Despite my false hopes, things didn’t change. My baby was in my ribs, hanging out, enjoying his fluid lifestyle.  July came and went without so much as a centimeter of dilation, although the Braxton-Hicks contractions had been hanging out for well over a month. My due date was a Saturday, so I wasn’t going in to my doctor for the due-date checkup.  I had to wait 2 long days, August 2nd, before I saw my doctor. At this point, baby wasn’t just past his due date; he was past his due month. Did I mention it was August now? It was hot, I was fat, and I was frustrated.

On the morning of August 2nd, I rushed into my appointment at 8:30 am with my husband by my side. When the doctor came into the office, I waited patiently to be checked. “No progress,” she said. None? I broke down in tears. “I can’t be pregnant anymore!” I sobbed.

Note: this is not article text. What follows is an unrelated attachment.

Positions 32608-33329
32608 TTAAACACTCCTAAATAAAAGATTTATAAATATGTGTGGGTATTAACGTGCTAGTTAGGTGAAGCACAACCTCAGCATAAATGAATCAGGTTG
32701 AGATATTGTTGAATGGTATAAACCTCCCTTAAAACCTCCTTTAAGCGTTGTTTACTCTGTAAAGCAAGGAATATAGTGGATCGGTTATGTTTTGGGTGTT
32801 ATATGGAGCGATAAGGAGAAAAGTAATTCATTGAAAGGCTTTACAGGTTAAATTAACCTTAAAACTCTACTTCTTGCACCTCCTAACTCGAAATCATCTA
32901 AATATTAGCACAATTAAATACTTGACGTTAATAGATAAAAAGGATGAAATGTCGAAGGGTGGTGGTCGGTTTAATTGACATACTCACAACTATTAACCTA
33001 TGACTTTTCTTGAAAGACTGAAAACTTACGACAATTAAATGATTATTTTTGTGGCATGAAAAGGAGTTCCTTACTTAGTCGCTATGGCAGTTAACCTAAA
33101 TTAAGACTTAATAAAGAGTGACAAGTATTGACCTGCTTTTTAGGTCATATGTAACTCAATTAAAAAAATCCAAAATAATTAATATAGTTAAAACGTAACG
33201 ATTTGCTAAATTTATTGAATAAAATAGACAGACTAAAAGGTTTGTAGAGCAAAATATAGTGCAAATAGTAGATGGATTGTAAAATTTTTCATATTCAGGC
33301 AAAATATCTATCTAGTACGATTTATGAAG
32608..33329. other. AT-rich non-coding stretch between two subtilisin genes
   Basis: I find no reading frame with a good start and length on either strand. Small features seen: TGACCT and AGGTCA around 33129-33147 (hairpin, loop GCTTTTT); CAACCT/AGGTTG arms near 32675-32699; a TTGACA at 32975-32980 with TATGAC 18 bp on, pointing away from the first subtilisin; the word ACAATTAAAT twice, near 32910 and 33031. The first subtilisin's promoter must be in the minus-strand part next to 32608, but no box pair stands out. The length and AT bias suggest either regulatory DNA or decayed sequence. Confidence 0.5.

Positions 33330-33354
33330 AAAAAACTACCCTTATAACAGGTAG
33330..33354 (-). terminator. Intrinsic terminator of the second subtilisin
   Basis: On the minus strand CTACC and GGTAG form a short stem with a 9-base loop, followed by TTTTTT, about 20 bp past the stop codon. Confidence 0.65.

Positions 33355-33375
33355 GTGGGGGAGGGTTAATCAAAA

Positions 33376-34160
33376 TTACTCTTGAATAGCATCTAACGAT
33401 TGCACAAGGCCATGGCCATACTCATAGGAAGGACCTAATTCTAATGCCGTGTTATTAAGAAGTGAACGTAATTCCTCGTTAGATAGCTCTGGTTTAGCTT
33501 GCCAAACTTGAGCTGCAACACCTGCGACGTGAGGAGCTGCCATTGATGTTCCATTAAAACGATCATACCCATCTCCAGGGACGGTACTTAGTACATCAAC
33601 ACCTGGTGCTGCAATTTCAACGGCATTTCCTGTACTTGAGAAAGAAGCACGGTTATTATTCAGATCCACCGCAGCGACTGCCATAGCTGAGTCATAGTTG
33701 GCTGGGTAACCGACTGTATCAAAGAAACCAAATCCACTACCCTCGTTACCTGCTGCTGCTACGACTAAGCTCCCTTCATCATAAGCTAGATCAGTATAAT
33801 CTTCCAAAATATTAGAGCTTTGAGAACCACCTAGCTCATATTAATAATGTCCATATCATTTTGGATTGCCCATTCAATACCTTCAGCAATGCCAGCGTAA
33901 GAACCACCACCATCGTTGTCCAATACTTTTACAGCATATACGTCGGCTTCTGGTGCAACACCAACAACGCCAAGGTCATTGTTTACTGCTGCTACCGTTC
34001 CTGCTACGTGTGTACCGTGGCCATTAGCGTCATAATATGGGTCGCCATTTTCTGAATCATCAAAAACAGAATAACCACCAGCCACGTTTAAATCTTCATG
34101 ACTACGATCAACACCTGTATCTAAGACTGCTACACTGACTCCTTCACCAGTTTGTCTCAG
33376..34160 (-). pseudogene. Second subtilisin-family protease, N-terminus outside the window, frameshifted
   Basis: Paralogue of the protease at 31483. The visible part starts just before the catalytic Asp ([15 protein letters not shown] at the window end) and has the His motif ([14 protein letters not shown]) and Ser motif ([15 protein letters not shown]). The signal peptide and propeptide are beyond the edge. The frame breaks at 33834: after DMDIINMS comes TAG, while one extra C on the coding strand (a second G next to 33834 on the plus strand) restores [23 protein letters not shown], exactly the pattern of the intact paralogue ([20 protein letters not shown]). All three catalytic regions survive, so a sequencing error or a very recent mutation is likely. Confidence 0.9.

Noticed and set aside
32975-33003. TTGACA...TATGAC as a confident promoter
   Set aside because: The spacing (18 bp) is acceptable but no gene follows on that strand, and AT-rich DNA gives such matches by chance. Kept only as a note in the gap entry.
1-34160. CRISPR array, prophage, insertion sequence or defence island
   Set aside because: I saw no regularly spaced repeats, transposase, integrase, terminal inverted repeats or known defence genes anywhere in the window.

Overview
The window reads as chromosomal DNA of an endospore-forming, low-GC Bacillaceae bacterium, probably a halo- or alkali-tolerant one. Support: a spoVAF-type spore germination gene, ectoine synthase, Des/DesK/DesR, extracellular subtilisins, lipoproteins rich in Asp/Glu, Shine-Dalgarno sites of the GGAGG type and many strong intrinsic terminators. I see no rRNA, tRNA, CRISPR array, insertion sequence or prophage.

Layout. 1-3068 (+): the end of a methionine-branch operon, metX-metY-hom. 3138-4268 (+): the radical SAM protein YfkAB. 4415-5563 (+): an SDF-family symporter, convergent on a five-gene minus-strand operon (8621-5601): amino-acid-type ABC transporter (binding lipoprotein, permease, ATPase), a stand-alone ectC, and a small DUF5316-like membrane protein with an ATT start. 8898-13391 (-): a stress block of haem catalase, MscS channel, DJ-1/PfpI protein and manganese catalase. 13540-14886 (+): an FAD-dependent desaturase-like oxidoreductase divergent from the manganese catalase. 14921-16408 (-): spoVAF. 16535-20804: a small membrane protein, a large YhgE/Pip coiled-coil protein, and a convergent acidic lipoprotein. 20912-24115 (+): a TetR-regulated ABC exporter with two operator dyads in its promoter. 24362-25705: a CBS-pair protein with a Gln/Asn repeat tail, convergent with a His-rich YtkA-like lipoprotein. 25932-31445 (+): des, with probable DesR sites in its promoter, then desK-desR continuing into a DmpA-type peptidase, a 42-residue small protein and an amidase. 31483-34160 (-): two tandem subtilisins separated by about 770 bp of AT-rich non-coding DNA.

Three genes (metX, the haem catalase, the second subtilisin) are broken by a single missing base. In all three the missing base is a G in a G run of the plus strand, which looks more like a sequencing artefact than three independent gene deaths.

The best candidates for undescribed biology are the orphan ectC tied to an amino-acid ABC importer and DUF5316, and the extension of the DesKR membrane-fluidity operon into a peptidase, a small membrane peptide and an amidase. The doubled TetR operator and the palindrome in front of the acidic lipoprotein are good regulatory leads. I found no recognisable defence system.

The doctor told me that she would be fine inducing me because, at this rate, she could induce me now or induce me in 10 days, and she didn’t have hope that things would progress on their own within that time. I had known all along that being induced was a real possibility because my mom had been induced with ¾ of her children. I knew the risks of induction, but I also knew the risks of waiting too long. Luckily, I had no real “plan” for my birth. I knew I wasn’t going to go natural because I have a very low threshold for pain. Further, I’d been around enough babies and heard enough birth stories to know that despite the plans we make, babies have their own plans. This doesn’t mean that I didn’t plan for my birth, though. I took the approach of learning about everything. I knew what the procedure was for an emergency c-section, and I knew what it would be like if Joey came too quickly for me to get the drugs. I knew everything so that I could be prepared for anything.